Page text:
I found our president’s message [BCMJ 2022;64:55] fresh, daring, and inspiring. So, I have been contemplating “Why are you?” My logical mind took me all the way from nihilism to eternalism on a somewhat philosophical/spiritual tangent. However, when I stayed with it, I sank into a quieter presence, more relaxed but still precise. Here I seemed to feel the question and opened to it with amazing curiosity as answers came through from a space that was cheerful, uplifted, and unbounded, yet deeply interconnected. So, I thank you, Dr Dosanjh.
I presume this is the inner space of “direct knowing” that drives many Indigenous wisdom-based healing systems, and I wonder if it’s time to explore and hopefully enrich both ourselves and our practices by adding this inner, more subjective point of view, along the lines of “Physician, heal thyself,” particularly in this time of groundlessness with its accompanying vulnerability and helplessness.
I have a sign in my office drawer that I bring out once in a while: “You can’t fix stupid.” Maybe it’s time the evidence-based double-blind accompanies the Indigenous and more intuitive “Two-Eyed Seeing” view of reality. In Chinese medicine, it is only the heart that can embrace coexisting opposites.
—Jim Tucker, MD
This letter was submitted in response to “Our impact can live on forever.”
|This work is licensed under a Creative Commons Attribution-NonCommercial-NoDerivatives 4.0 International License.|
Above is the information needed to cite this article in your paper or presentation. The International Committee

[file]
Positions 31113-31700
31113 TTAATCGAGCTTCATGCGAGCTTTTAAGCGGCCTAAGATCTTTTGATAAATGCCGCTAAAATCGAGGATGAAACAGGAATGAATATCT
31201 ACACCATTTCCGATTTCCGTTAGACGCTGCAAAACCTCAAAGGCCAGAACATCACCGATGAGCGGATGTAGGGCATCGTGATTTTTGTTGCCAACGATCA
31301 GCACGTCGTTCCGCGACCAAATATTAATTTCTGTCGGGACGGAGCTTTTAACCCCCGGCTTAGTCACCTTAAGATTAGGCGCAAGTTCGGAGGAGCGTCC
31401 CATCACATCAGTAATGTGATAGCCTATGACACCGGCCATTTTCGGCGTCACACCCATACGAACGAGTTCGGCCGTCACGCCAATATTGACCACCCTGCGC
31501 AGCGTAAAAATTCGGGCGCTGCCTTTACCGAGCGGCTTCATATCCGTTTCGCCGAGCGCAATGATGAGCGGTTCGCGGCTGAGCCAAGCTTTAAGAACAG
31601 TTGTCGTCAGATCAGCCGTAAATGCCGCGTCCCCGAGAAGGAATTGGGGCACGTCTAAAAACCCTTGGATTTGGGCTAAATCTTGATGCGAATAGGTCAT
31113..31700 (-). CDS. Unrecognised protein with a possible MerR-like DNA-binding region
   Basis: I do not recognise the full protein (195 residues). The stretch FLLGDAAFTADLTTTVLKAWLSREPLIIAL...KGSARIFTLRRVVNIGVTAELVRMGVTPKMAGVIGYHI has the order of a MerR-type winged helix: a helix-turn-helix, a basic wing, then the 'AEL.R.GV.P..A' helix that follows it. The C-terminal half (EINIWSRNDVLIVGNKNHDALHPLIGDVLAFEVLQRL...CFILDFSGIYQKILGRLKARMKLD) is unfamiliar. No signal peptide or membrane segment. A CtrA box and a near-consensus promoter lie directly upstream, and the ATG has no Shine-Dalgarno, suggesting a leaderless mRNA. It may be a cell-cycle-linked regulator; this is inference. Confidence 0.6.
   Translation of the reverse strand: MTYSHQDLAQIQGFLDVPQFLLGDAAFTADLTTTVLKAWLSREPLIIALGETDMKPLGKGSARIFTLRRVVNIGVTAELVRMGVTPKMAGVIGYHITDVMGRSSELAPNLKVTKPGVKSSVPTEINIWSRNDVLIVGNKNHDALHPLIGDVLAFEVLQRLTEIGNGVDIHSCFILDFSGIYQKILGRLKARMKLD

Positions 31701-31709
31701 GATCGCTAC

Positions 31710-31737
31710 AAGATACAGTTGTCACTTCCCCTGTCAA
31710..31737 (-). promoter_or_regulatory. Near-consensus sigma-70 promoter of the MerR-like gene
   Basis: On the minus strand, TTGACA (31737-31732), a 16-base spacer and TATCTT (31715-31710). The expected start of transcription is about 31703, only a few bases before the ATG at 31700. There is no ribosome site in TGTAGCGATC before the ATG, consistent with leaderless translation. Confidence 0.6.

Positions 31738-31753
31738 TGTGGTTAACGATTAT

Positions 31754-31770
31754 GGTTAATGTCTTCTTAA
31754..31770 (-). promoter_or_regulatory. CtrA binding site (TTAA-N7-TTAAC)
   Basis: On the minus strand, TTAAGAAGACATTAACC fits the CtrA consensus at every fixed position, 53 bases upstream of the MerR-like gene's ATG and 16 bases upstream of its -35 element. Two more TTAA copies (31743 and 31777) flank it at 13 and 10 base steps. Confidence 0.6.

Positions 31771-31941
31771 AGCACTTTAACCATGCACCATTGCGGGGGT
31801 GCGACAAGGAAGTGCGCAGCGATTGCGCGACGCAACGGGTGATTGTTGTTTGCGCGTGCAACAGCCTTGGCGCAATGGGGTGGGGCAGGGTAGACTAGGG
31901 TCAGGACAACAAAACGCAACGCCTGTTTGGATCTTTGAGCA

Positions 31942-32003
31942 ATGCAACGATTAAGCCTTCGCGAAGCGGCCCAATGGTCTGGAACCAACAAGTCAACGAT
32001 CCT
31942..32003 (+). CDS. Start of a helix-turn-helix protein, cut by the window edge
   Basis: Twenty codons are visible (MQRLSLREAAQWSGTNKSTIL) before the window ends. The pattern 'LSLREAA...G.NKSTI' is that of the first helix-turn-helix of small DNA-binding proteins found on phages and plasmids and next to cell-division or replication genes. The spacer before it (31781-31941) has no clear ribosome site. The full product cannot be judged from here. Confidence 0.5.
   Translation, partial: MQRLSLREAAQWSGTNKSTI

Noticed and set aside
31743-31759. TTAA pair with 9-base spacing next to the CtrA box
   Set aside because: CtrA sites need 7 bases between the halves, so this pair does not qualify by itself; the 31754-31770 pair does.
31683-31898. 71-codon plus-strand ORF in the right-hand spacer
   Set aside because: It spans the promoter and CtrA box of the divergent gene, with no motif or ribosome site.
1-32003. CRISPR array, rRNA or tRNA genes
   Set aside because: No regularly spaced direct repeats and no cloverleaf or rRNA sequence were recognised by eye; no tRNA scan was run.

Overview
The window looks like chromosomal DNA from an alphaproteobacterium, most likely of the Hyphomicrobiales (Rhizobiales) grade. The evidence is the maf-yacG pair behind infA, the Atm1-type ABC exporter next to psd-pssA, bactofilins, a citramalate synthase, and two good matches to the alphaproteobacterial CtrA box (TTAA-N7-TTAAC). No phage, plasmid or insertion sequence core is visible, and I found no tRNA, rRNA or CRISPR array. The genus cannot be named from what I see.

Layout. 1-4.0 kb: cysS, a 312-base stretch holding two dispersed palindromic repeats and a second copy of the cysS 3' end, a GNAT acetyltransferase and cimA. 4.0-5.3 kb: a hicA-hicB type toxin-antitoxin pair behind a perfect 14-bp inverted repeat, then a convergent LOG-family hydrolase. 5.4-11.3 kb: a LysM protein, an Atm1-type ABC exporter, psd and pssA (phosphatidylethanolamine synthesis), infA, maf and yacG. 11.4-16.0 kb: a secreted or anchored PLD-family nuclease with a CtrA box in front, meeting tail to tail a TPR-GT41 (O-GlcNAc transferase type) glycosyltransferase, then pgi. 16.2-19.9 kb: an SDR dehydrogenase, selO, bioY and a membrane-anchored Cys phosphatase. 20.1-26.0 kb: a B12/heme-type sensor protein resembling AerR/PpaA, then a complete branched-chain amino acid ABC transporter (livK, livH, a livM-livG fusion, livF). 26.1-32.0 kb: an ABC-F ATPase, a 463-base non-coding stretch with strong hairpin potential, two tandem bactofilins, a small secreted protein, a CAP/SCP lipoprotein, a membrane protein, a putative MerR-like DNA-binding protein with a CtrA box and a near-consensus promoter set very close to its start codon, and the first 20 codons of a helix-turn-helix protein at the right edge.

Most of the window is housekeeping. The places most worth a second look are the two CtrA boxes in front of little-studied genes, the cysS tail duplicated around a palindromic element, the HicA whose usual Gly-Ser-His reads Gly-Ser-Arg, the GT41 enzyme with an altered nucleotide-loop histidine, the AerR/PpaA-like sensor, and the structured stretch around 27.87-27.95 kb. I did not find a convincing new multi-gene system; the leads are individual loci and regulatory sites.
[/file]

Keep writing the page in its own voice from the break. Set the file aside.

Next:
of Medical Journal Editors (ICMJE) recommends the following citation style, which is the now nearly universally
accepted citation style for scientific papers:
Halpern SD, Ubel PA, Caplan AL, Marion DW, Palmer AM, Schiding JK, et al. Solid-organ transplantation in HIV-infected patients. N Engl J Med. 2002;347:284-7.
About the ICMJE and citation styles
The ICMJE is small group of editors of general medical journals who first met informally in Vancouver, British Columbia, in 1978 to establish guidelines for the format of manuscripts submitted to their journals. The group became known as the Vancouver Group. Its requirements for manuscripts, including formats for bibliographic references developed by the U.S. National Library of Medicine (NLM), were first published in 1979. The Vancouver Group expanded and evolved into the International Committee of Medical Journal Editors (ICMJE), which meets annually. The ICMJE created the Recommendations for the Conduct, Reporting, Editing, and Publication of Scholarly Work in Medical Journals to help authors and editors create and distribute accurate, clear, easily accessible reports of biomedical studies.
An alternate version of ICMJE style is to additionally list the month an issue number, but since most journals use continuous pagination, the shorter form provides sufficient information to locate the reference. The NLM now lists all authors.
BCMJ standard citation style is a slight modification of the ICMJE/NLM style, as follows:
- Only the first three authors are listed, followed by "et al."
- There is no period after the journal name.
- Page numbers are not abbreviated.
For more information on the ICMJE Recommendations for the Conduct, Reporting, Editing, and Publication of Scholarly Work in Medical Journals, visit www.icmje.org